By Melissa Lauber
“Better together.” That’s the foundational philosophy of HOPP, the Harvest Outreach People Project, that is drawing United Methodist churches in Wilmington, Delaware, together to resource them for becoming partners with people in their communities.
“We’re already connected, each church is in a different community and connected, like we’re part of a large electrical grid. HOPP will plug into that grid. Together, we’ll bring light,” said Travis Smith, Sr., HOPP’s executive director.
The goal, Smith said, is to work behind the scenes, to assist and empower local outreach committees, “connecting people with opportunities.” HOPP will collect and distribute large quantities of food to local churches so that their outreach committees can distribute it once a month to the people in need in their communities. HOPP will also provide social services, assistance with technology and opportunities for service.
In a ceremony on Sept. 22, Bishop LaTrelle Easterling blessed the ground at 330, E. 30th Street in Wilmington, where HOPP’s warehouse and logistical center will be housed.
In blessing the land for God’s people and God’s purpose, Bishop Easterling invited United Methodists from across the affiliation to support HOPP with their “prayers, presence and pledges.”
"At our churches, we pray about making a difference. We pray that transformation will come,” the bishop said. “This is evidence that transformation comes when we come outside the walls of our sanctuaries and engage and meet our community where they are.”
Easterling was joined by the 12 district superintendents from the Peninsula-Delaware and Baltimore-Washington Conferences and other conference leaders.
The Cabinets are hopeful that HOPP will inspire other faith communities to develop missional action plans that embrace vital discipleship and “move the church outside of the building in ways that will bring forth the Kingdom of God,” said the Rev. Joseph Archie, superintendent of the Delaware District.
The Rev. Jackie Ford, Director of Connectional Ministries for the Peninsula-Delaware Conference, agreed. She lifted up Bishop Easterling’s on-going vision of 100 percent of congregations becoming 100 vital, which includes seeing all the people, living and loving like Jesus, deepening discipleship and multiplying impact.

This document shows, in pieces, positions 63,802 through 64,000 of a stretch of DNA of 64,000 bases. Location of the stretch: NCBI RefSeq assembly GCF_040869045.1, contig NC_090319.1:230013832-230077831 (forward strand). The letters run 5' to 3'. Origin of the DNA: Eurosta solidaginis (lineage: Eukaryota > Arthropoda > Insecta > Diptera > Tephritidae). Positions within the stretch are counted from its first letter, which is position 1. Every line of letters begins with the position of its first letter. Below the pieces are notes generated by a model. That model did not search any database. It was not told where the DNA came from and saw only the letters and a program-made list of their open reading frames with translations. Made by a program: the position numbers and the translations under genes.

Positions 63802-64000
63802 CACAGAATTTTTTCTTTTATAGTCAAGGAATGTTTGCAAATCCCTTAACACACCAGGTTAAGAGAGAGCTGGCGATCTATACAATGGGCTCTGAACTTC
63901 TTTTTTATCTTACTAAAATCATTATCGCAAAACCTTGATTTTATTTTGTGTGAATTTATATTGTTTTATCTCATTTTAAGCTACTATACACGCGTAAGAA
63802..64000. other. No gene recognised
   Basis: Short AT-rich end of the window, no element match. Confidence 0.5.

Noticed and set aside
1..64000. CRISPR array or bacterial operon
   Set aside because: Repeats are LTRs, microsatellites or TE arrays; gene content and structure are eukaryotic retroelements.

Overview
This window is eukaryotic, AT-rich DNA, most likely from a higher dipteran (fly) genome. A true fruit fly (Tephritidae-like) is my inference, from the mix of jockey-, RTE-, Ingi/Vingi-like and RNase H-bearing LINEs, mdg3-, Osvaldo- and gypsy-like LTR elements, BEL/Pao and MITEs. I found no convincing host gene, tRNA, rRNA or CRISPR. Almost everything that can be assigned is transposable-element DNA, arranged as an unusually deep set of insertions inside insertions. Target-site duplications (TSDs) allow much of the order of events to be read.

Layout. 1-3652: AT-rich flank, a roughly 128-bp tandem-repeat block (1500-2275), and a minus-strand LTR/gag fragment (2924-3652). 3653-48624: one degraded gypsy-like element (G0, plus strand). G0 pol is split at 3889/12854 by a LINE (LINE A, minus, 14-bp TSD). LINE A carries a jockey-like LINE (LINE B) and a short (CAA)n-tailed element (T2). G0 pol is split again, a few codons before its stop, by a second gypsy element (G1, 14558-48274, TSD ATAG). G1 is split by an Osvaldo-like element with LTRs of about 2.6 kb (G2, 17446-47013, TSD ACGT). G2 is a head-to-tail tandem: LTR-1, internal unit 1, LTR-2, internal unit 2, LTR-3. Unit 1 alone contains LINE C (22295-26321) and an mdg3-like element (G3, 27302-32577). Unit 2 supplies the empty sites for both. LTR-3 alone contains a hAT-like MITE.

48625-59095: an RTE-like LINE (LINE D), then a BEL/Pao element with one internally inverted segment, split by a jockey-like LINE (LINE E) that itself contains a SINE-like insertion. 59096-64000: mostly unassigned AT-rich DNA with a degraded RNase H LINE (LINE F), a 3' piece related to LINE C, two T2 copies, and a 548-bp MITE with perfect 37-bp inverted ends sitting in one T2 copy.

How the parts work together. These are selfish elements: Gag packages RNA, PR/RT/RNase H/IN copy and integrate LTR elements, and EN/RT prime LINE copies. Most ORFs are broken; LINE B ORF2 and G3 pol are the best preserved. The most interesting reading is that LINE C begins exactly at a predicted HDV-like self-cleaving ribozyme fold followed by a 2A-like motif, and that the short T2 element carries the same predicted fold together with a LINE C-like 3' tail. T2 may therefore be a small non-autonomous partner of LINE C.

“This partnership and collaboration among Delaware District United Methodist churches and other churches model the bishop’s vision and demonstrate how powerful and effective churches can be when they get outside the church walls and work together to meet the needs of the community,” Ford said.
HOPP began five years ago with a vision Smith had about churches regaining their place as the center of their communities.
He shared his vision and leaders from churches like Arise at Peninsula-McCabe, Asbury and Richardson Park UMCs, and these congregations and others joined Smith in bringing the vision to life.
In the last 12 months, HOPP has given out 329,000 pounds of food, 50,000 PPE products related to COVID, and 15,000 blankets through 27 United Methodist churches.
“When churches get outside their walls during these hot-drops, they start talking to people in the community, stories are shared and relationships are formed,” said the Rev. Tracy Mooney, pastor of Asbury UMC in New Castle, Delaware, and co-chair of HOPP. “That’s HOPP’s mission,” she said, “to connect people from place to place, hoping to restore dignity, health and opportunities within our communities.”
At the blessing of the ground, Queen Cora Coleman, the drummer for Beyonce and a spokesperson for sustainable shipping container building development, shared how HOPP will use shipping containers, which are a new form of sustainable and repurposed materials, to build its new facility. It is expected to be completed in the next few months.
The building will sit on land acquired by Peninsula-McCabe UMC. HOPP received a grant from the Longwood Foundation to build this first of three 5,000 square-foot buildings.
On Sept. 22, HOPP also announced a campaign to raise $2 million in two months. Bishop Easterling, who was one of the first donors to the new ministry, encouraged everyone to give.
What’s happening with the Harvest Outreach People’s Project, she said “is an embodied example of what it means to be the hands and feet of Christ in the world.”
To learn more, visit thehopp.org.